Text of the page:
September Brings….Medicare Open Enrollment Notices

September Brings….Medicare Open Enrollment Notices

September is just around the corner and with it comes preparation for Medicare’s fall Open Enrollment. Also referred to as Annual Election Period (AEP), this yearly time period from Oct 15 – Dec 7 is when you can change your coverage. You’ll start receiving some notices about Open Enrollment and about any changes to your current coverage for the coming year in September. It’s important to read these notices so you can decide if your coverage will continue to work to meet your needs in 2018, or if it’s better to change coverage.

Below are a few tips from the Medicare Minute program, produced by the SHIP National Technical Resource Center, the SMP National Resource Center and Medicare Rights Center.

 

Point 1: Know where to find general information about what Medicare covers.

If you are enrolled in Medicare, you should receive the 2018 Medicare & You handbook in the mail in September. If you do not receive the handbook, you can call 1-800-MEDICARE and request that a copy with information for your region be mailed to you. The printed copy of Medicare & You also includes a list of private Medicare health and drug plans available in your area. These plans must cover the same benefits listed in the handbook for Original Medicare, but their costs and coverage rules will vary. If you have Original Medicare, you can find out about Original Medicare benefits in the handbook. It is also available online at www.medicare.gov.

 

Point 2: Understand your Annual Notice of Change (ANOC) and Evidence of Coverage (EOC).

If you have a Part D prescription drug plan or a private Medicare health plan (known as a Medicare Advantage Plan), you should receive a notice called an Annual Notice of Change (ANOC) and an Evidence of Coverage (EOC). The Annual Notice of Change is typically mailed along with the plan’s yearly Evidence of Coverage (EOC) Notice. A plan’s EOC provides a more comprehensive explanation of its costs and coverage in the following year. Your plan should send you these notices by September 30. If you do not receive them contact your plan to request copies.

These notices list any changes for your plan in 2018. There are three things to look for: 1) changes in the plan’s costs; 2) changes in the plan’s provider network; or 3) changes in the plan’s formulary, which is a list of drugs your plan covers.

  1. Costs: Find out what you can expect to pay for services in 2018. Deductibles, copayments, and drug costs can change each year. For example, even if your plan did not have had a deductible in 2017, it could in 2018.
  2. Provider network: Check to see if your doctors, hospitals, and other health care providers and pharmacies will still be in the plan’s network for 2018. Plan networks can change each year. If you see an out-of-network provider, your plan may not cover any of the cost of your care.
  3. Covered drugs. Look through the plan’s formulary. It can change from year to year, meaning a drug may not be covered in 2018 even if it was covered in 2017.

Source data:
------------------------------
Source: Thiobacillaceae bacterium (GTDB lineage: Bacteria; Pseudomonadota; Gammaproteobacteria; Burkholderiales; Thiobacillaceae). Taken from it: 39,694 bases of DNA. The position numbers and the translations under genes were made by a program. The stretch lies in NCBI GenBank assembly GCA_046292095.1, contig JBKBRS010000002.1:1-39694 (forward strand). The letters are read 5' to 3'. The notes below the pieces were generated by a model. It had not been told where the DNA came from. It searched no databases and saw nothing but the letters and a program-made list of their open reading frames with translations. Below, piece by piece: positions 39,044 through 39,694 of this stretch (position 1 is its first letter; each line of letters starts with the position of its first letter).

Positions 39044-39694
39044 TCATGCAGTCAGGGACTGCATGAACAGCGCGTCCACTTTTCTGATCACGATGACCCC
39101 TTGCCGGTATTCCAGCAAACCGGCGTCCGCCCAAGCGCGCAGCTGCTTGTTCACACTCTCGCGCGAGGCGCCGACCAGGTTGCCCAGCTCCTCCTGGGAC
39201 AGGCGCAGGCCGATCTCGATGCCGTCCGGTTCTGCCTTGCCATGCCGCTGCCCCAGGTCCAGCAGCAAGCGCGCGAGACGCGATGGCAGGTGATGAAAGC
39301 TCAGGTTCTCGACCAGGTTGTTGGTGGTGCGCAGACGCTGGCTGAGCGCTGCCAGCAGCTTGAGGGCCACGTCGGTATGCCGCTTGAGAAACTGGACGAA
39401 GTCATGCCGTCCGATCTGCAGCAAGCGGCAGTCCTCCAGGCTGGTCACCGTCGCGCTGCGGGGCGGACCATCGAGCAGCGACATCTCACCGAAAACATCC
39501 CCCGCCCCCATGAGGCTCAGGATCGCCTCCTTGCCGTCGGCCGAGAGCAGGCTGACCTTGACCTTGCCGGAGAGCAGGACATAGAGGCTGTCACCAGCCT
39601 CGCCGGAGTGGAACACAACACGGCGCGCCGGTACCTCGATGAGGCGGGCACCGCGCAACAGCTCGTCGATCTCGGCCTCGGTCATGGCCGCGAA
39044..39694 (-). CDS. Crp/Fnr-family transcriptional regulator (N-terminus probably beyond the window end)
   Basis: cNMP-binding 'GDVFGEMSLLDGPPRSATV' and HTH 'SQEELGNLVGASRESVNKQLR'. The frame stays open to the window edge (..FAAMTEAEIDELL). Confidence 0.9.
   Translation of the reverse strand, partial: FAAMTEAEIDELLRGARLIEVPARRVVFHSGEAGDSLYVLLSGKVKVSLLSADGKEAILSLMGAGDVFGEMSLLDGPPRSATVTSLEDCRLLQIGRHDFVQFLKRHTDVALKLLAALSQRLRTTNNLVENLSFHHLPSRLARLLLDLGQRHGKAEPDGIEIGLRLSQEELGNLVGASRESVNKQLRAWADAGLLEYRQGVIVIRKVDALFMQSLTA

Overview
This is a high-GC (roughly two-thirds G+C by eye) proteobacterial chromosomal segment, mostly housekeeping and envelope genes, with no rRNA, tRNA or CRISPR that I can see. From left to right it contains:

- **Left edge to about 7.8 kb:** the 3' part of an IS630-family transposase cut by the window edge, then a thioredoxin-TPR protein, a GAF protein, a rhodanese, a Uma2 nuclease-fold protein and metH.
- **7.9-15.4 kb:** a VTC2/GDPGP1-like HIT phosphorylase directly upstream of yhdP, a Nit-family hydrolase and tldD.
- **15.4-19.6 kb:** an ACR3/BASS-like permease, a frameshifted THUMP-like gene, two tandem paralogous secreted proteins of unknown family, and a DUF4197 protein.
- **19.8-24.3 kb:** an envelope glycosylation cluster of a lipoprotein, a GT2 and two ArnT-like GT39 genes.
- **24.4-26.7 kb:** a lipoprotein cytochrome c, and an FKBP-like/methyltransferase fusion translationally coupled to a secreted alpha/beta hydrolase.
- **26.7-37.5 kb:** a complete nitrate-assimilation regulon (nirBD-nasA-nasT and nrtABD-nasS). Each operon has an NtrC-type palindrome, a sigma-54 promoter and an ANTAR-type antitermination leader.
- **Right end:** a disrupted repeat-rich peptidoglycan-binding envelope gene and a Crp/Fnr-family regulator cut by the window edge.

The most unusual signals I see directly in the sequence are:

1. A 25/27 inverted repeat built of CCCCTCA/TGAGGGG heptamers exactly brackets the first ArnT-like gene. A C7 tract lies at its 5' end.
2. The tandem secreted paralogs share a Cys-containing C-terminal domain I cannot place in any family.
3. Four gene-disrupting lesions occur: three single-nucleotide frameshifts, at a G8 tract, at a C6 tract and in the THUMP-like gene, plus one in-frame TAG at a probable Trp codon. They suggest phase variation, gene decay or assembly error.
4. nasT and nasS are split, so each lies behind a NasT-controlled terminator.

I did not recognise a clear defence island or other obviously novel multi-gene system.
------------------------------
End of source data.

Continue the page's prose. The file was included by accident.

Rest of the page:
If you are unhappy with any of the changes to your plan, you may want to enroll in a different plan for 2018.

 

Point 3: Learn if there are any problems with your current plan.

Plans leaving the Medicare program in the coming year send out a Plan Non-Renewal Notice in October to people enrolled in the plan. If you receive this notice, you should take action to make sure you are covered in 2018. You can choose to enroll in a new Part D prescription drug plan or Medicare Advantage Plan during

Medicare’s Open Enrollment Period runs from October 15 through December 7 every year. If you receive a Plan Non-Renewal Notice, you can also enroll in a new plan up until the last day in February 2018; however, you will be disenrolled from your previous plan starting January 1. Therefore, if you do not pick a new plan by then, you will likely experience a gap in coverage until you enroll in a new plan.

Medicare also sends a Consistent Poor Performance Notice to people enrolled in a plan that has received a low rating for three or more years in a row. A low rating is three stars or fewer out of five. Plans are rated on their quality and performance. The notice encourages you to look at other plan options in your area.

 

Actions to take:

  1. Review any notices you receive from Medicare or your plan. Make note of any changes that will affect you in 2018. Contact your State Health Insurance Assistance Program (SHIP), which is the Health Insurance Counseling and Advocacy Program (HICAP) in California, if you have any questions about these notices. HICAP counselors provide unbiased counseling to help you understand and assess your Medicare options.
  2. If you are unhappy with plan changes, you can look for a new plan. You can change your plan during Medicare’s Open Enrollment and your new coverage starts on January 1, 2018.
  3. Contact your Senior Medicare Patrol (SMP) if you suspect plan marketing violations or enrollment fraud. For example, contact your SMP if you receive a notice but are not sure if it is from your plan or not. Our California SMP helpline is 855-613-7080.
Our blogger Karen J. Fletcher is CHA's publications consultant. She provides technical expertise, writing and research on Medicare, health disparities and other health care issues. With a Masters in Public Health from UC Berkeley, she serves in health advocacy as a trainer and consultant. See her current articles.